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Current time:0:00Total duration:5:14

Video transcript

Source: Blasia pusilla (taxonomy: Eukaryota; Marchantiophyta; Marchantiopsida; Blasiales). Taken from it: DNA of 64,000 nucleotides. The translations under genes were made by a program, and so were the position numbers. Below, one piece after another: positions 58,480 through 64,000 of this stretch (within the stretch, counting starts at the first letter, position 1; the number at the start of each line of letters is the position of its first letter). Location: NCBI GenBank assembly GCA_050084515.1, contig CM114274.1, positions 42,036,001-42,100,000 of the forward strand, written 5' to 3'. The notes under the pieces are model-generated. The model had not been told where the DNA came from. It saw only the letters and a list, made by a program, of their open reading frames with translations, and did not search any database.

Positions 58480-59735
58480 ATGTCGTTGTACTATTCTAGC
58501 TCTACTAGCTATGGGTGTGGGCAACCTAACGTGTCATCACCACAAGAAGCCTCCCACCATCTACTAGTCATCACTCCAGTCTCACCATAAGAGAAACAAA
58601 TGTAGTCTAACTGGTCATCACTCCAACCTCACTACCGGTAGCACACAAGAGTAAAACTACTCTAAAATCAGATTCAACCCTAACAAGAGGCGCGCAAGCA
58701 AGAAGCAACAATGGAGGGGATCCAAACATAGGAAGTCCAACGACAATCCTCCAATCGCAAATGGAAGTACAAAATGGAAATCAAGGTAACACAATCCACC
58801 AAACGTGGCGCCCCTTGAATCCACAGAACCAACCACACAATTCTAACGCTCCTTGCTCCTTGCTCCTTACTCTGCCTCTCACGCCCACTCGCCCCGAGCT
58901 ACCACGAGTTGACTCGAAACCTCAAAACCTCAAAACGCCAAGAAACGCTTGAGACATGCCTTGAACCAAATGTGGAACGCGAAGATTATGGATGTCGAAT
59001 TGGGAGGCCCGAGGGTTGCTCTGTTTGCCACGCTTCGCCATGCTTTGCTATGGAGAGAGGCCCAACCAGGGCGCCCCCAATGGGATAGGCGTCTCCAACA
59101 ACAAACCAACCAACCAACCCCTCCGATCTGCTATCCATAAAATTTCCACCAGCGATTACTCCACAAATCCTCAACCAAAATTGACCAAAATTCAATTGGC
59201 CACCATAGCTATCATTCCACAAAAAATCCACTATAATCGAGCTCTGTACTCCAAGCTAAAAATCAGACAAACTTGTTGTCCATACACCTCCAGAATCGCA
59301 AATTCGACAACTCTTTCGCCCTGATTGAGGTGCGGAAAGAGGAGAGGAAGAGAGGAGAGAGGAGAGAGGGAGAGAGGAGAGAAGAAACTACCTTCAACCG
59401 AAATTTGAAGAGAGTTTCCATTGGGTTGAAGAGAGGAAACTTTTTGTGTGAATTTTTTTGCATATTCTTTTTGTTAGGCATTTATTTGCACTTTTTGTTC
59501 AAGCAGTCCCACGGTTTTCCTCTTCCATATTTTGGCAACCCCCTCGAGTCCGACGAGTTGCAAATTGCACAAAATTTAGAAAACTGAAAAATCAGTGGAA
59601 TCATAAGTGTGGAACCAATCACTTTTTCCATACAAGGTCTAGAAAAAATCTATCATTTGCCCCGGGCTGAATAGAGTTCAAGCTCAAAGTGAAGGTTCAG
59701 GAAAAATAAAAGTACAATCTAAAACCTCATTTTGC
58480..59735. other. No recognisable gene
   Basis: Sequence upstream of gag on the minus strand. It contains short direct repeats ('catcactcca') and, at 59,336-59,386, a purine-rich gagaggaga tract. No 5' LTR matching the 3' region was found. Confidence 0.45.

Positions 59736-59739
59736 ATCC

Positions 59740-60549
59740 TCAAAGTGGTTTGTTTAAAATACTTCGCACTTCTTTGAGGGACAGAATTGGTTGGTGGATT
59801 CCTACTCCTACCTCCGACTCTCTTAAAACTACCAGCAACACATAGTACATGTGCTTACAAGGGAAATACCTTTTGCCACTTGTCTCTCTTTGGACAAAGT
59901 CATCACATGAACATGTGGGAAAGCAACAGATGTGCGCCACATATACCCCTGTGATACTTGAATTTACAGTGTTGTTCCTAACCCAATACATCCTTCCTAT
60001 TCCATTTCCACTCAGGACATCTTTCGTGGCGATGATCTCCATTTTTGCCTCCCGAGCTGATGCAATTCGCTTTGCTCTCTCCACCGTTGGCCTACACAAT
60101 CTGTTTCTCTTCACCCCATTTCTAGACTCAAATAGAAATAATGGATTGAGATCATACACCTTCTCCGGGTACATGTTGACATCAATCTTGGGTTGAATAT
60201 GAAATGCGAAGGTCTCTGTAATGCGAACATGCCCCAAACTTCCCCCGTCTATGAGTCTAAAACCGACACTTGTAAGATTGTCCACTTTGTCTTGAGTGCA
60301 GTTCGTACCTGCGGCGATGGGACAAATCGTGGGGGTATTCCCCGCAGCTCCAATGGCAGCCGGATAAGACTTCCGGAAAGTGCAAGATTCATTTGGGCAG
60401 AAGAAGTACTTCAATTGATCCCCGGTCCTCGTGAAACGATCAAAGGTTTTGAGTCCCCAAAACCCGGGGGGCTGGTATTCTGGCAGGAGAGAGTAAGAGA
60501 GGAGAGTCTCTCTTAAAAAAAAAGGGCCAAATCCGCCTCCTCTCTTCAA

- [David] Hello readers. Today I'm in this peaceful forest to tell you all about the skill of figuring out the main idea of a text. - [Squirrel] Say, what's the big idea? - [David] Yes, exactly. Wait, what? Oh, hello squirrel. - [Squirrel] You heard me, big legs. What's the big idea? Were you tromping all over my patch of forest without so much as a how do you do? - [David] I'm sorry. How do you do? - Hello. - [David] How can I make it up to you? - [Squirrel] Well, okay. I'm working on a school assignment. - [David] Squirrels have school? - Yeah. - All right, all right. Sorry, go on. - [Squirrel] So I've got this newspaper article, and Mr. Badgerton says I have to draw out what the main idea is. How is that different from a summary? - [David] Okay, a summary is all of the key details of an article or a story, but a main idea is bigger than details. It's what those details add up to. A main idea is the key information that the author wants you to know after you've finished reading the text. So, for example, what's going on in your article? - [Squirrel] It's about the creek in the forest, and how everyone wants to drink from it, but the otters wanna swim in it, the bears wanna fish in it, and the beavers wanna build a dam in it and turn the whole thing into a pond. - [David] Not as peaceful of a forest as I thought, huh? - [Squirrel] Not so much, no. - [David] What you just told me is a summary of the events of the news story. But the big idea there is that there's a conflict or fight over who has access to the creek. - [Squirrel] So you just zipped all the supporting details out of my summary, and made it more about the ideas? - [David] Yeah, exactly. The main idea is that different animals wanna use the creek. - [Squirrel] Can you give me a more complicated example? - [David] I would love to. Why don't we take a look at this text about brain growth? So here's a passage about training your brain. I'm going to read it, I'm gonna make notes, and then I'm gonna summarize each paragraph. And then, I'll take all those summaries, put 'em together, and that'll help us come up with a main idea. So, here we go. Your brain gets stronger when you exercise it, just like muscles get stronger when you exercise them. Training your brain isn't always easy or comfortable. In fact, your brain uses up 20% of the oxygen and blood in your body because it works so hard. Okay, so, your brain can get stronger, but it's not easy. Here are some examples of how your brain grows when you learn new things. Learning math strengthens the parts of the brain that are linked to memory, thought, and action. Imagine that! Remember when you first learned how to add and subtract? You got faster and faster with more practice. That's because your neurons, those are brain cells, your neurons were learning how to work with each other, and then your memory improved. But memory is useful for more than just math. I'm gonna underline more than just math. That same part of your brain helps you remember basketball plays, dance routines, and even nice memories with your friends and family. So it's not just about math. Learning and practicing things helps your brain work faster. Learning or practicing anything, yes anything! Learning and practicing helps strengthen and change our brains. Your brain is changing and creating new neural pathways, which is just another way of saying brain connections, right? Neural is similar to neuron. So it's like, having to do with brain cells. Your brain is changing and creating new neural pathways when you struggle to learn something new. So struggle is important. In other words, there's a lot happening in your brain when you're learning. All learning can build new information pathways, but learning things that are challenging for you can supercharge your brain growth. In other words, the more you're challenged, the faster you learn. So here are my paragraph summaries. Your brain can get stronger, but it's not easy. Learning and practicing helps your brain work faster. And the more you're challenged, the faster you learn. Putting those three things together, I would say that the main idea of this passage is that learning new information can strengthen your brain. Let's get our little thinky pinky back in there. What I did was I took something from each paragraph and found what they all had in common. There were some details, for example, about math or dance practice, that are important, but aren't so important that they need to be included in the main idea. All of that can just sort of be pushed into this broader idea of learning new information makes your brain stronger, can strengthen your brain. - [Squirrel] So how should I be thinking about main ideas? - [David] All right. So, are you familiar with the expression, "You can't see the forest for the trees"? - [Squirrel] David, I live in a forest. Of course I'm familiar. - [David] So it means, right, don't get so hung up on details that you can't see the big picture. The trees, one by one, are all part of the forest. They make up the forest. Right, you with me? - Yes. - [David] A summary of the forest is all the important details. There's a stream here, there's a birch tree here, a Douglas fir tree here, a red oak tree here, a rock there. But the main idea is this is a forest. All of those things together add up to the idea of a forest. - [Squirrel] But do they add up to you doing my homework assignment? - [David] They do not. - [Squirrel] Aw, nuts. - [David] You can learn anything. David, out.